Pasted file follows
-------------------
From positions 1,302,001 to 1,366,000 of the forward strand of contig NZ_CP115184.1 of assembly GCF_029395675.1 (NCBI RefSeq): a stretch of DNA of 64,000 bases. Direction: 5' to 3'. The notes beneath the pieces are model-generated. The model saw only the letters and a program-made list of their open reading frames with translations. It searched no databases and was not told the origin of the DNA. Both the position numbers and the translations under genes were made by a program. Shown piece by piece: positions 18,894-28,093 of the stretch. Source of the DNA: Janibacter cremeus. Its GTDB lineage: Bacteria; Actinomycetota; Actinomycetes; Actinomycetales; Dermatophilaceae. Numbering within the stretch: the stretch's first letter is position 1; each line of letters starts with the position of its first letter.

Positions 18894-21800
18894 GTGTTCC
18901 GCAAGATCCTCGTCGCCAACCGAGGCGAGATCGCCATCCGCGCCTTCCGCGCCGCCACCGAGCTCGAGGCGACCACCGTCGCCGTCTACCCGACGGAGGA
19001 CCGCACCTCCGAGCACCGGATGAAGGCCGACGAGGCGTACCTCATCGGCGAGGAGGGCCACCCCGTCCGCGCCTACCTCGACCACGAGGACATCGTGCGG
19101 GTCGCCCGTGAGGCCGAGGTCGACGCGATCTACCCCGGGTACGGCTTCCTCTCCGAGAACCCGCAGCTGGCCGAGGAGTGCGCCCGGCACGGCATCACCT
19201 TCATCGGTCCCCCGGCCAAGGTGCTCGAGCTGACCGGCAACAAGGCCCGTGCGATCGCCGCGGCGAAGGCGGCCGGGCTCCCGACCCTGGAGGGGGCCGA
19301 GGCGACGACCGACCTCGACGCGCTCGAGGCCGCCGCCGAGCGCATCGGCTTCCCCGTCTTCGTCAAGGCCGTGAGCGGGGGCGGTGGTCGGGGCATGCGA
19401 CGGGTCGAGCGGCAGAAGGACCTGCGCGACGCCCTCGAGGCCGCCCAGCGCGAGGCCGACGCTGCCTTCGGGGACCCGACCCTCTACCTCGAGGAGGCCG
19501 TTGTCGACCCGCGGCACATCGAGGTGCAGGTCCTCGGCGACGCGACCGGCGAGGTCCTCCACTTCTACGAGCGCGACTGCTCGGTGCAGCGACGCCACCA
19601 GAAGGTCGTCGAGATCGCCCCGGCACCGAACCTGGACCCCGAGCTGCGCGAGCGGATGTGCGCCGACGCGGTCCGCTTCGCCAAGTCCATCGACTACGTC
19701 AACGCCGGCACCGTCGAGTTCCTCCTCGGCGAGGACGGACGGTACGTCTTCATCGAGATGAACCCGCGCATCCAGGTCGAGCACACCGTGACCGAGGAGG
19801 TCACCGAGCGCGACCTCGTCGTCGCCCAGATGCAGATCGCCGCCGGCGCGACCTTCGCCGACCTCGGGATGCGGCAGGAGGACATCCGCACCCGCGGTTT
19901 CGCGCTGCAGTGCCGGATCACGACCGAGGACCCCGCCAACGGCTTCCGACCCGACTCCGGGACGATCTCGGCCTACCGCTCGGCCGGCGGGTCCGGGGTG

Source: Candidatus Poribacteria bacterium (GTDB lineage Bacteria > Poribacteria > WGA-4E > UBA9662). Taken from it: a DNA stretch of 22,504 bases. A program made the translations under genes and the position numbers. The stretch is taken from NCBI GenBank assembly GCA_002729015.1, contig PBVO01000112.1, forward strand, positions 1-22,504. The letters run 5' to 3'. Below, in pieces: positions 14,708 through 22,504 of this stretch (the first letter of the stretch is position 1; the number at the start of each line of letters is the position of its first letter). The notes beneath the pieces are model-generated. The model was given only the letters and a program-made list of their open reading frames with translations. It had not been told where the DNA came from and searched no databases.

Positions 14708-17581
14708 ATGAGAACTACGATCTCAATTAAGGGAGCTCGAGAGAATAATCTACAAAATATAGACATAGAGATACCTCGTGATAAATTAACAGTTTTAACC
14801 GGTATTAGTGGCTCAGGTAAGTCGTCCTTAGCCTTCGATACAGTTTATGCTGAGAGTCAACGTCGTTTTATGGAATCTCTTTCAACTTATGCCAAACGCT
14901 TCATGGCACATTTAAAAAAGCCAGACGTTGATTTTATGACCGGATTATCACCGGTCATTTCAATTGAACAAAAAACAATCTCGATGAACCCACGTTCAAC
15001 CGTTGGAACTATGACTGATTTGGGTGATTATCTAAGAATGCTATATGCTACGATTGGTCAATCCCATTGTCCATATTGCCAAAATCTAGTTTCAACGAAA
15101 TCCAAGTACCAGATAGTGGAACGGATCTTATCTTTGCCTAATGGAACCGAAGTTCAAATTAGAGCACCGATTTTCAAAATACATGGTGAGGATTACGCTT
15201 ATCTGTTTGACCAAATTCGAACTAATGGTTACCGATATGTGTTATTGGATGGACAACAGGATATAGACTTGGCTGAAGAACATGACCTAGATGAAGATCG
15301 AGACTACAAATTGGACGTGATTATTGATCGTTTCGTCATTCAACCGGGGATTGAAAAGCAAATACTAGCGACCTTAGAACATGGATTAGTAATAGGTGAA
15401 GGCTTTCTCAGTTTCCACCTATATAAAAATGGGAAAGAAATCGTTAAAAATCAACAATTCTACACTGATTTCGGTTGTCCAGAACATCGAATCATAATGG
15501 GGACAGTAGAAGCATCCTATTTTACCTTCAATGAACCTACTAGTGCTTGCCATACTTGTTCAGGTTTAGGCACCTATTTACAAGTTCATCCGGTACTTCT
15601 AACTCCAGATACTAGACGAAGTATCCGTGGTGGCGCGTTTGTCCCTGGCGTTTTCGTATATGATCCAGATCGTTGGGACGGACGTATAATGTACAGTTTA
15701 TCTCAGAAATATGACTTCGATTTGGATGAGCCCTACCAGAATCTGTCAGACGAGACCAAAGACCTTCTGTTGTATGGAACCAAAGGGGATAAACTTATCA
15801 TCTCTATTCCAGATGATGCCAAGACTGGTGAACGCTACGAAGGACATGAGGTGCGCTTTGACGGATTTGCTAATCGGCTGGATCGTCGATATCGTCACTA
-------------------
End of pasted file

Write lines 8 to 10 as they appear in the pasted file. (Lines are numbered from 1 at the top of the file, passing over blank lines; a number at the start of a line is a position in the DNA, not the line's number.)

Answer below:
19301 GGCGACGACCGACCTCGACGCGCTCGAGGCCGCCGCCGAGCGCATCGGCTTCCCCGTCTTCGTCAAGGCCGTGAGCGGGGGCGGTGGTCGGGGCATGCGA
19401 CGGGTCGAGCGGCAGAAGGACCTGCGCGACGCCCTCGAGGCCGCCCAGCGCGAGGCCGACGCTGCCTTCGGGGACCCGACCCTCTACCTCGAGGAGGCCG
19501 TTGTCGACCCGCGGCACATCGAGGTGCAGGTCCTCGGCGACGCGACCGGCGAGGTCCTCCACTTCTACGAGCGCGACTGCTCGGTGCAGCGACGCCACCA